School of Historical and Philosophical Studies - Research Publications

Permanent URI for this collection

Search Results

Now showing 1 - 10 of 816
  • Item
    Thumbnail Image
    Irish Women and Men in Victoria's Prisons, 1850s-1880s
    Malcolm, E (Irish Studies Association of Australia and New Zealand, 2019)
    Claims that the Catholic Irish-born community in colonial Australia was characterised by high rates of criminal offending were accepted by many contemporaries and have been widely repeated by historians since. Poverty, drunkenness, alienation and prejudice have all been put forward as explanations for lawbreaking. This article, through an analysis of samples of Irish prisoners in late nineteenth-century Victoria, challenges assessments of the levels and nature of Irish crime and the reasons offered for them. It shows that a large proportion of offenders were middle-aged women, not young men as is frequently assumed, and that most were convicted of non-violent, victimless public order offences that even at the time were acknowledged to be hardly crimes in any meaningful sense.
  • Item
    Thumbnail Image
    The Adaptation of Tertiary Admissions Practices to Growth and Diversity
    Harvey, A ; BRETT, M ; Cardak, B ; Sheridan, A ; Stratford, J ; Tootell, N ; Mcallister, R (La Trobe University, 2016)
    The expansion of higher education places adaptive pressure on institutional and policy frameworks that were originally designed at times of lower levels of participation. This adaptive pressure is evident in changes to admission and selection practices, and has become more acute with the introduction of demand driven funding for undergraduate Commonwealth supported places. Universities seeking to optimise their market share in line with their values and strategic objectives are increasingly utilising direct admissions rather than historically dominant state centralised admissions processes. Direct entry pathways are also being utilised by some institutions as a means of increasing their share of disadvantaged students in particular. Both centralised and direct admissions pathways are also drawing on contextual data – such as the geo-demographic background of the applicant, school attended, perceived academic potential, or volunteer and community service – in the assessment process (Harvey 2014). The growth and complexity of university admissions practices raises two key questions. First, what impact is rising complexity in admissions practices having on student decision-making, with particular emphasis on students from disadvantaged backgrounds? And, second, how are universities and state-based tertiary admissions centres (TACs) responding to the challenges associated with rising student participation, diversity and mobility, as well as complexity in admissions practice?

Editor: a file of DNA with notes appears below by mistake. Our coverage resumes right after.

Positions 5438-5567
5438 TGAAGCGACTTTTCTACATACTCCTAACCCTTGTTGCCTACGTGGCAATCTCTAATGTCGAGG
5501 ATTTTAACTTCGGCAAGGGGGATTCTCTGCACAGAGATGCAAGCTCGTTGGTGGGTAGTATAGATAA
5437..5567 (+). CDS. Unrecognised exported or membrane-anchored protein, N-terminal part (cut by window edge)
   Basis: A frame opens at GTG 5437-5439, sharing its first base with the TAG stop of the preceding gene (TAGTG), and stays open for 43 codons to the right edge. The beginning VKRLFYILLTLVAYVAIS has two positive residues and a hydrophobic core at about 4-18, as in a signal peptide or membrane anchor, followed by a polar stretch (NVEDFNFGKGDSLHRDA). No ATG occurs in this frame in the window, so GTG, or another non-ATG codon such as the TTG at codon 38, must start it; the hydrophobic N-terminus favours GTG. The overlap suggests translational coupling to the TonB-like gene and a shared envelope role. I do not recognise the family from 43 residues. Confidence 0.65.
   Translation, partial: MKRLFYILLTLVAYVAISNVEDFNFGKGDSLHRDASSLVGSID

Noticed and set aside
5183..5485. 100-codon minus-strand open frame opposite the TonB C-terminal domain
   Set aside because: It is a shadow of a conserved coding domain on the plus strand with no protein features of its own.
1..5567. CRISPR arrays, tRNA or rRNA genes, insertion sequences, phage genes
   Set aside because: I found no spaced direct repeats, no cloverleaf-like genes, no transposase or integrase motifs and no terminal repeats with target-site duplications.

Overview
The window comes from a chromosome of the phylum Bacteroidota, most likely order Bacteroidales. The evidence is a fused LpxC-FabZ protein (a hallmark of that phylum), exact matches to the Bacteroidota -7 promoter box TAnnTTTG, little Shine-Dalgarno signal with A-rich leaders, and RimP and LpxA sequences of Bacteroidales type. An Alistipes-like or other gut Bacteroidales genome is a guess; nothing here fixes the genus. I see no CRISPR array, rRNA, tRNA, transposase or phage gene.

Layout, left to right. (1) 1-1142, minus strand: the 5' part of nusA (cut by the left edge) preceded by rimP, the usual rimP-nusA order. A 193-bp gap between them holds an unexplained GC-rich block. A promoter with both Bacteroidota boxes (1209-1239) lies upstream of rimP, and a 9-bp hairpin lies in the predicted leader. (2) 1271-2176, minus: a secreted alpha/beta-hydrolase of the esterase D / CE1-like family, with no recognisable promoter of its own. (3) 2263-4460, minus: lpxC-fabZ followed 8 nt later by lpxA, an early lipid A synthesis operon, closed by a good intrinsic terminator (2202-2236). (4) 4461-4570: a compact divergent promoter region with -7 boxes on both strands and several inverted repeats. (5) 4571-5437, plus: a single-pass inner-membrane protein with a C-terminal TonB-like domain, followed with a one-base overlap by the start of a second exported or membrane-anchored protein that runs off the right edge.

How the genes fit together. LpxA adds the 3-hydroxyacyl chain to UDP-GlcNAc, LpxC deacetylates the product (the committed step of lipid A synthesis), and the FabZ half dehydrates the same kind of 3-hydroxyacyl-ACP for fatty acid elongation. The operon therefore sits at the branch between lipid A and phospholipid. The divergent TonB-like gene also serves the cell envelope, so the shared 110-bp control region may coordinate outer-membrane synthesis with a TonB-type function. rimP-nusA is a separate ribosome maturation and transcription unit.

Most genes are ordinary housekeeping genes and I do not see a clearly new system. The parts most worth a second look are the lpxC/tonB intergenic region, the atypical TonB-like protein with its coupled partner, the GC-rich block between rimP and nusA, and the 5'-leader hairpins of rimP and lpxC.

• Item
    Thumbnail Image
    Introduction: War and Memory in Russia, Ukraine, and Belarus
    Fedor, J ; Lewis, S ; Zhurzhenko, T ; Fedor, J ; Kangaspuro, M ; Lassila, J ; Zhurzhenko, T (Palgrave Macmillan, 2017-01-01)
    This introductory essay begins with a discussion of World War II memory in Russia, Ukraine, and Belarus, in light of the recent and ongoing war in Ukraine. It outlines the main contours of the interplay between “memory wars” and real war, and the important “post-Crimean” qualitative shift in local memory cultures in this connection. Next, the essay sketches out the specifics of the war memory landscapes of the region, and then of each of the three individual countries, before moving on to introduce the key organizing themes and findings of the book.
  • Item
    Thumbnail Image
    Memory, Kinship, and the Mobilization of the Dead: The Russian State and the “Immortal Regiment” Movement
    Fedor, J ; Fedor, J ; Kangaspuro, M ; Lassila, L ; Zhurzhenko, T (Palgrave Macmillan, 2017-01-01)